How long will this take?
This very much depends on how clear the client is on what they want. Keywording for experienced stock clients can be sorted out in a day or two, or if large systems need to be put in place to deal with enormous numbers of images, or vocabularies need to be created, then you could be looking at a few weeks or even months. Most new clients are on board within a week.
How much will it cost me?
This depends on the type and depth of keywording required. A typical price for stock keywording is around US$1 or so, although we offer prices well below that for some standards, and more for complicated work. The key in assessing pricing is value for money. The budget end of the market exists for those who don’t mind bland generic words. We’ve also seen crazy prices well over $2 an image for no discernible benefit.
How much work do I need to do?
The more work you do in preparing the metadata, such as locations, captions, names of species etc the smoother everything will run, the better the keywording and the cheaper the price. For most clients the amount of work they physically have to do is minimal.
Will I be assigned an account manager for my keywords?
There is always someone who will be assigned to you and will iron out any problems. We have managers who deal with broad categories of image/video type, plus individual staff or groups of staff to deal specifically with large-volume clients.
Are you able to keyword a large image archive over time to fit with my cash flow?
We are happy to look at discount rates for large archives, swapping time for money. The longer we get to return the images, the easier it is for us to sharpen the pricing pencil.
How do I get images to you?
You can send on hard drive, by DVD/CD or as most do, via FTP.
How many celebrity images can you keyword in 8 hours?
How many have you got? Depending on existing staffing on any given day we can cope with a few thousand, but we can gear up to many more.
Is there a Guinness World Record for the fastest keyworder?
In 2003 Toxteth O’Grady keyworded 451 images to the Getty submission standard in 5 minutes – only kidding. We don’t know of any record, but perhaps we should try to come up with one.
What has been your most challenging set of images so far?
Believe it or not, the most difficult set was of images with hardly any detail. The client had a series of abstract illustrations which presumably conjured up concepts and emotions. Keywording those sometimes consisted of sitting for several minutes trying to get the necessary inspiration about what the illustrator was driving at.
Give me an example of a ‘badly’ keyworded image/s.
The worst keyworded images are those without any, or those which seem to refer to a completely different image. We’ve had trouble digging out really interesting examples, although we did find these great captions which were sent to us by a company whose first language wasn’t English. Meet ‘the smiling cows’, and ‘the eggs that cuddled’.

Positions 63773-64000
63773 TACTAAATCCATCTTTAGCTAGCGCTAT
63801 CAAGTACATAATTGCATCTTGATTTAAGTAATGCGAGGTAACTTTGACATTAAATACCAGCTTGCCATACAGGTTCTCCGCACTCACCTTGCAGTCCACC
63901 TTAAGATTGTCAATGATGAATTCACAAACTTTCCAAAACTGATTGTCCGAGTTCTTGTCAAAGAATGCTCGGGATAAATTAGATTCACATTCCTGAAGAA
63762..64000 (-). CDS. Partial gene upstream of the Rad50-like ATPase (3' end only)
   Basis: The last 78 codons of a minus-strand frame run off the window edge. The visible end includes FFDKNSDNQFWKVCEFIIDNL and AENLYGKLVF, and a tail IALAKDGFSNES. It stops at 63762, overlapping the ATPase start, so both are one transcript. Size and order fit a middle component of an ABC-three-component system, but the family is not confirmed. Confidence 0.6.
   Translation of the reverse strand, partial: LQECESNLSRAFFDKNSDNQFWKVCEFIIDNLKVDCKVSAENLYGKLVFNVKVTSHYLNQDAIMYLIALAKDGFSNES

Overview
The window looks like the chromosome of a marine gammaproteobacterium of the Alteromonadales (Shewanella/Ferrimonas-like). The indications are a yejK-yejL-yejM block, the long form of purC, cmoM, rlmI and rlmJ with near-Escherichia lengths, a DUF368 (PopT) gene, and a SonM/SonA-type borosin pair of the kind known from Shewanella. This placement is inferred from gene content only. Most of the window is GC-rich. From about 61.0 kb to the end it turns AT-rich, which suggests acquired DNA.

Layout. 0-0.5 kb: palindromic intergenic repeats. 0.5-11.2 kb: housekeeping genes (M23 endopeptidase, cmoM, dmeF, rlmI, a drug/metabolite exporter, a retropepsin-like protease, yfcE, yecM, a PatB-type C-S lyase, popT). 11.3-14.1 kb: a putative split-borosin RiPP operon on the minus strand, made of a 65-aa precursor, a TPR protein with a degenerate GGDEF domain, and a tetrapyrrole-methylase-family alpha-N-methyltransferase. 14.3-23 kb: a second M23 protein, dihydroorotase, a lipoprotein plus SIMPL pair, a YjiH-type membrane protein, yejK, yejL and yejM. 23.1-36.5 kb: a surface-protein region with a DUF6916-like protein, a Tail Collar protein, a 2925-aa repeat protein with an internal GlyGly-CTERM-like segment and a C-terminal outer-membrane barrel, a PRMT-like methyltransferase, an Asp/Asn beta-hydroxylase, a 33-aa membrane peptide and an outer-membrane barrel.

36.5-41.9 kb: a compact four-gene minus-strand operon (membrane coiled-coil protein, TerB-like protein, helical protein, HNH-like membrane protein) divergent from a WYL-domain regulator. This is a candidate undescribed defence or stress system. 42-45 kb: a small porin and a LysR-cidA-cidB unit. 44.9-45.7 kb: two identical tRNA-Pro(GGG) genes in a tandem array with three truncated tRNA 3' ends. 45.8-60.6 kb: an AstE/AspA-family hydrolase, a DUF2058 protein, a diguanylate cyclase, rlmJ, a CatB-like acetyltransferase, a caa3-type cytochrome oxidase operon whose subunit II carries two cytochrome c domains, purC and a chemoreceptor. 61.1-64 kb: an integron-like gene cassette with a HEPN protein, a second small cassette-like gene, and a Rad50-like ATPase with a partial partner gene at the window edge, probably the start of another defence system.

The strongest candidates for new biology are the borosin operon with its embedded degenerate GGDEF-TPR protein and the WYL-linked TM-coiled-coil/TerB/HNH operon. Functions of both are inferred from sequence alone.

What is a tricky subject to keyword?
Any specialist subject where the metadata supplied is inadequate. We’ve keyworded science, art, scenic, news, wildlife, you name it. As long as our staff don’t have to be mind readers, it can be done.
What’s the dream keywording assignment?
The next one we get.
Is less really more (in keywording images) considering the growth of RF and Microstock requirements?
If you take less is more to the ultimate extreme then an image with one keyword would be ideal, so that in itself isn’t the answer. The trick is to have enough keywords so that they match possibilities in researcher’ heads, but not so many that they turn into keywording spam. Getting the essence of the image, and what makes it different from other ones, is the key.
How do you keep up to date with keywording and search engine requirements?
We’re in regular contact with the likes of Getty Images and Alamy, plus spend a lot of time working with individual customers. Keywording and search engine requirements tend to be individual to the clients concerned, so experience with a large number of customers helps tremendously.
Do you have a library of brainy reference books to gain keyword inspiration from or do you rely on the web and common sense?
Our keywords come for the main part from vocabularies we have developed through a mixture of on-the-job experience and research. Pretty much all extra research on things such as actors’ names, species names, locations and so on are done on the internet. Using references books is generally far too slow.
Do you run a blog?
Because there was nothing else, and keywording was an important but neglected subject, we started www.keywordingcentral.com. The emphasis is on helping people understand the issues that arise when doing keywording and the benefits of keywording itself. The most popular posts come under the category ‘avoiding pitfalls’.
Who should I contact to get started?
Suzie Espie looks after all new business. Email her at email@example.com, or if you want to use our quote request form, go here: http://www.keedup.com/contact-keedup-request-quote.php